• During its first three seasons, Smallville enjoyed widespread mainstream popularity and acclaim at home in the United States; the ratings were the best in the entire history of The WB network, the show was referenced in several other shows, actress Kristin Kreuk became the face of Neutrogena's North American ad campaign, Michael Rosenbaum was getting hired to cameo in several movies, and in general the show's stars were frequently featured on TV Guide and other magazines. This three-year golden age culminated in the show achieving a syndication deal with ABC Family at the end of Season 3. And then during Season 4, the domestic ratings began to decline (the reasons why are the subject of much intra-fandom bickering, although most people agree that it probably was at least partially due to the "will they, won't they" Clana subplot boring people). By Season 5, the show had become a cult-level show. But in Latin America, the show remained a remarkable mainstream smash sensation up until the very end in Season 10.
  • The Eurovision Song Contest is popular in Australia, despite it not only not having a stake in the competition, but being on the other side of the planet from the nations competing. Australians have represented the UK and other nations in the contest on more than one occasion (Olivia Newton-John, Gina G, Jane Comerford), and SBS, Eurovision's Australian broadcaster, has their own commentary team for the event, but only after Terry Wogan retired, since his commentary was so insanely popular in Australia that both initial attempts to replace him and the British commentary team with local versions (in 2001 and '04) sparked howls of protest.
    • Became an Ascended Meme during the 2011 Junior Eurovision, where every entry got 12 points from Australia (complete with a message from a young Australian). Brought up again during the opening monologue of 2013, which featured a "live" shot of an Australian family staying up to watch the final: they were all asleep on the couch.
  • Downton Abbey has been a huge success in the United States, one which goes well beyond the usual niche market to which British Costume Dramas appeal. If PBS were counted as a broadcast network, it would be the #1 show in America.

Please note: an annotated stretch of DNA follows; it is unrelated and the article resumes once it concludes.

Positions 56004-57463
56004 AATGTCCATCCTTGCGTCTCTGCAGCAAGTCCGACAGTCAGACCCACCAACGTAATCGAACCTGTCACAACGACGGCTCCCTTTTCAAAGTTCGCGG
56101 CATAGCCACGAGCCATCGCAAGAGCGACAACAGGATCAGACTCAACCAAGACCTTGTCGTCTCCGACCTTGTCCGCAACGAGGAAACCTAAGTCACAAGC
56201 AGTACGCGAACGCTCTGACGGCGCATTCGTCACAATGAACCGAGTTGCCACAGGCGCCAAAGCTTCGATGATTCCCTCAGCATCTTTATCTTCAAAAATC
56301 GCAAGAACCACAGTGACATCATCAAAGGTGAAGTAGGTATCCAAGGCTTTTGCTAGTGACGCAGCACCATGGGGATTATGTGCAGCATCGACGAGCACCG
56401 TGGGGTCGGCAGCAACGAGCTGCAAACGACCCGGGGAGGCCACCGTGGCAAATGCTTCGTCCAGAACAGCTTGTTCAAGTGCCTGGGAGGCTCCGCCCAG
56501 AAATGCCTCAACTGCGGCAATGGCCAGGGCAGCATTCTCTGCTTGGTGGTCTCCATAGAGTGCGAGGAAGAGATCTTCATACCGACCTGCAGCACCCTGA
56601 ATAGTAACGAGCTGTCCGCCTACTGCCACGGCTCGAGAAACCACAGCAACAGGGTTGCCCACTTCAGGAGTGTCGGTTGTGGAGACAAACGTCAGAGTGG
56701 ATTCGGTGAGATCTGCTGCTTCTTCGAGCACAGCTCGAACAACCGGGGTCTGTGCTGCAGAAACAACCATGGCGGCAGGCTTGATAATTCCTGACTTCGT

• British TV is adored by the Czechs. In general, Czechs love British dry and black humour and several shows have an extremely strong cult following. Although the audience tend to like similar stuff as other fans from other countries, and it can't be said that the series in question were unpopular among the British audience. Both original versions and dubs are appreciated and they're still shown in re-runs and bought on DVDs. Some of it is caused by the fact that English is a widely studied foreign language and English teachers (Anglophiles by default) inflict their favourite shows on kids at school. American shows have their fair share of dedicated fans as well, but the special love belongs to the British. Specific examples:
    • Monty Python's Flying Circus and their films are amazingly popular and frequently quoted. Monty Python's memes are as popular in the Czech Republic as anywhere else. Michael Palin, Eric Idle and John Cleese are especially admired. In 2012, John Cleese made a series of ads promoting the London Olympic Games, specifically aiming at the Czech audience. It was way too cool.
    • Yes, Minister and Yes, Prime Minister. These shows were so popular that one theatre ordered a play to be written based on the show's premise with the beloved characters. The roles were performed by those actors who dubbed them in the series. The play was a smashing hit and it is still on. In The New Tens.